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Unprecedented success

06 Oct 2016

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For a sixth year in a row, Southbank’s Photography Studies College (PSC) has taken out the photography industry’s highest tertiary honour.

The Australian Institute of Professional Photography (AIPP) once again named PSC as the Australian Photography Tertiary Institution of the Year at its August awards ceremony.

As well as receiving the highest possible endorsement for an unprecedented sixth straight year, final year PSC student Tayla Nuss-Soeharto also claimed the prize for Australian Student of the Year.

To top it off, the driving force behind it all in managing director Julie Moss, was awarded the AIPP’s Honorary Fellow as an acknowledgement of 30 years of service to the photography industry in Australia.

While proud to receive the honour, Julie said all of the awards were a great endorsement of the work done by the entire team at PSC.

“Everyone puts in so much effort so it’s great to feel that our students then do work that achieves that award because it’s actually judged by student work,” she said.

“It’s very much really blind judging. They’ve got no idea where the students come from so that makes it even more exciting in a way that there’s no sense of them knowing that it’s us.”

Julie’s contribution to the institution has been profound, and her unwavering passion is a large reason why it continues to go from strength to strength.

Having originally begun her journey at PSC as a student, Julie started her career with the institution 30 years ago in the 1980s and she said that back then, PSC was a very different place.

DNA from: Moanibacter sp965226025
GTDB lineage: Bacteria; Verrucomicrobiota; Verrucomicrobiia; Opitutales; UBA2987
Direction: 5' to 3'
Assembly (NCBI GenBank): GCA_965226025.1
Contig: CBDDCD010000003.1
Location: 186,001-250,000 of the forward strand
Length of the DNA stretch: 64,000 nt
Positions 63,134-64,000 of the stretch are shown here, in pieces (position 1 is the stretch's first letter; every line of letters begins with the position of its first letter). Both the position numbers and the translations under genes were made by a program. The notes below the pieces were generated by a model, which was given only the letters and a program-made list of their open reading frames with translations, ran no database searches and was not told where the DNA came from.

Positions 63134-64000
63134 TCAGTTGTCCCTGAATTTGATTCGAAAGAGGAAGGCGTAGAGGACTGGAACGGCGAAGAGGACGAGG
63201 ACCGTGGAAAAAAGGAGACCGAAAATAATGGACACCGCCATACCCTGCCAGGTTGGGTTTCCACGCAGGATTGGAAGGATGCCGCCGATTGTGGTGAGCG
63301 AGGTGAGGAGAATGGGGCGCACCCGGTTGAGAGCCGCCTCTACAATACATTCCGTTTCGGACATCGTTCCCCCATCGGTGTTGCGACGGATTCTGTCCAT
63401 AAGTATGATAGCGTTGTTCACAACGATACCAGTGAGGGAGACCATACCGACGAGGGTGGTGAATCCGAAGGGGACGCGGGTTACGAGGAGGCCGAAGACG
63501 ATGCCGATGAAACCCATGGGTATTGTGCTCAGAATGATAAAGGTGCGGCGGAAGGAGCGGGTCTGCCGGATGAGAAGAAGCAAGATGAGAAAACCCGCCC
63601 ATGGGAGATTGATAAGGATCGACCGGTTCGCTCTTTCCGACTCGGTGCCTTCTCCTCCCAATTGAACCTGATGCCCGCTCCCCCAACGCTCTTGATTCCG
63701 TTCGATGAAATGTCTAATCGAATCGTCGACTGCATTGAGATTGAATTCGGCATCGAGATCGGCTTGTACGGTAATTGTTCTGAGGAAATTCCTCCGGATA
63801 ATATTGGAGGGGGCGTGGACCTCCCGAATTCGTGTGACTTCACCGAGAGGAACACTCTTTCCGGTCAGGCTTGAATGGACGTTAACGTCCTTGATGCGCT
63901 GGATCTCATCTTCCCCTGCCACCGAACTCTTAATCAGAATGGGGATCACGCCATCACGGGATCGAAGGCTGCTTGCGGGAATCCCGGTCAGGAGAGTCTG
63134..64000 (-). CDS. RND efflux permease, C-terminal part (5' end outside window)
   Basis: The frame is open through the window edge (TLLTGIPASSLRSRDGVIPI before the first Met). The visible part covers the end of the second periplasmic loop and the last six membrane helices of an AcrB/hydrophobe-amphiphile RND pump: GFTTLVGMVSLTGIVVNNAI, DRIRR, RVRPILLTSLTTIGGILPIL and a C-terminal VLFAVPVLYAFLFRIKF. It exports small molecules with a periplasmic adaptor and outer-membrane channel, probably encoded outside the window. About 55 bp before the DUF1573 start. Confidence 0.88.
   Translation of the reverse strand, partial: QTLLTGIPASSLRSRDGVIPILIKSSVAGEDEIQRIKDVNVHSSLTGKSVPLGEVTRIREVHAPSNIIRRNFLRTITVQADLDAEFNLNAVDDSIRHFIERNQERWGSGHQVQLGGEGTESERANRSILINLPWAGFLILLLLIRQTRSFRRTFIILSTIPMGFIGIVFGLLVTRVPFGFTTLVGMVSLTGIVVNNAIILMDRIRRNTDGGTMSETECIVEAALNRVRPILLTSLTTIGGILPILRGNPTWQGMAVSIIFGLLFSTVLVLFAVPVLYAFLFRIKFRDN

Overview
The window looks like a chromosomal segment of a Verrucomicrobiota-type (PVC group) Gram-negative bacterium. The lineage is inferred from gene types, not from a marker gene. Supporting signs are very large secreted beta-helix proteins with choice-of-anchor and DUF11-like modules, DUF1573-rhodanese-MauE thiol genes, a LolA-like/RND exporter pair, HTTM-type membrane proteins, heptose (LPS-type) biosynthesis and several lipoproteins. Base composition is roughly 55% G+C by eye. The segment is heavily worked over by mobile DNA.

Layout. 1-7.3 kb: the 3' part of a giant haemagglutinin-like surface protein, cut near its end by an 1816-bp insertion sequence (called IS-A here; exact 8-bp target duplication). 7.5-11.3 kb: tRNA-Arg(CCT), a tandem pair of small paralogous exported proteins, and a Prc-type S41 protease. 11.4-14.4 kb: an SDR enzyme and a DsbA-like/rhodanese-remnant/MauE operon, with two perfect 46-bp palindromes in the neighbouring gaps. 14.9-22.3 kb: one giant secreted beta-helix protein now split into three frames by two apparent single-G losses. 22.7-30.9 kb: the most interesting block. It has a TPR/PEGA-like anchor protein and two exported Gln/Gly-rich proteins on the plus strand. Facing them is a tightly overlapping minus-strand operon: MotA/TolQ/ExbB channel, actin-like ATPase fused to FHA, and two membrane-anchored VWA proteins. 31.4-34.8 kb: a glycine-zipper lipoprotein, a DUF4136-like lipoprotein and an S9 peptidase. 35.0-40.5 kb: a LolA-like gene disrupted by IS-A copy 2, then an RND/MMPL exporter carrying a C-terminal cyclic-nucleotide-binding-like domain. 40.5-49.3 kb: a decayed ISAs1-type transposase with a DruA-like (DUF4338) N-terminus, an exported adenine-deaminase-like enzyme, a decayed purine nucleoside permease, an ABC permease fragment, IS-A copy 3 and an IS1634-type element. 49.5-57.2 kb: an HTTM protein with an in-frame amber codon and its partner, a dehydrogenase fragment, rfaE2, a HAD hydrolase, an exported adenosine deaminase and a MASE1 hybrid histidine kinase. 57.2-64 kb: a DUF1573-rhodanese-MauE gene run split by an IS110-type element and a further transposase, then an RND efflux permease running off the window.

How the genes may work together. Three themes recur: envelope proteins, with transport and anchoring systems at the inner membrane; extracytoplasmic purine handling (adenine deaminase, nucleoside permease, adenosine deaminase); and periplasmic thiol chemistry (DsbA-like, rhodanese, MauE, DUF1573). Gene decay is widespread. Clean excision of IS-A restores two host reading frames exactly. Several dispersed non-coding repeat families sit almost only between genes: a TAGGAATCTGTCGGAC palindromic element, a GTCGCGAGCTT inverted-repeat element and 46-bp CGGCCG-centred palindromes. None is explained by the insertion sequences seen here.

“It was just the top floor and a little bit of the bottom floor. The lower level used to have a printing company working there so we had a few dark rooms at the back and just the top floor,” she said.

“I came here originally as a student and then I came to do a big evaluation review for the college on its connection with industry. I had the opportunity to buy into it and looking back and I don’t know how I did that but somehow I did!”

Since then, the college has grown both in size and stature under Julie’s leadership and she said her passion for fostering an environment for learning and creativity was as strong as ever.

In order to sustain such an environment, she said she had always endeavoured to instill three key values in both staff and students: photography, community and education.

“Those three things come together here in what I’ve been able to create and I think the belief that it does have value and people actually can gain something out of being here is what keeps me going,” she said.

“It’s about developing people’s own visual language and their own creativity. Life-long friendships are formed here through this environment.”

Julie said that by bringing people of all different ages and walks of life together under a common interest of photography, the notion of community and shared learning was truly realised.

And she said she considered it a privilege to be able to foster an environment that provided every student with the opportunities to tap into their own creativity.

“What we do here is create a space where people can actually feel safe to actually develop their skills and develop their creativity,” she said. “But when I say safe, I don’t mean that we don’t want to push them out of their comfort zone.”

“It’s a space where they can explore their creativity and really try to develop themselves as photographers in whatever form that is and I find it to be a privilege to create a space where people can do that.”

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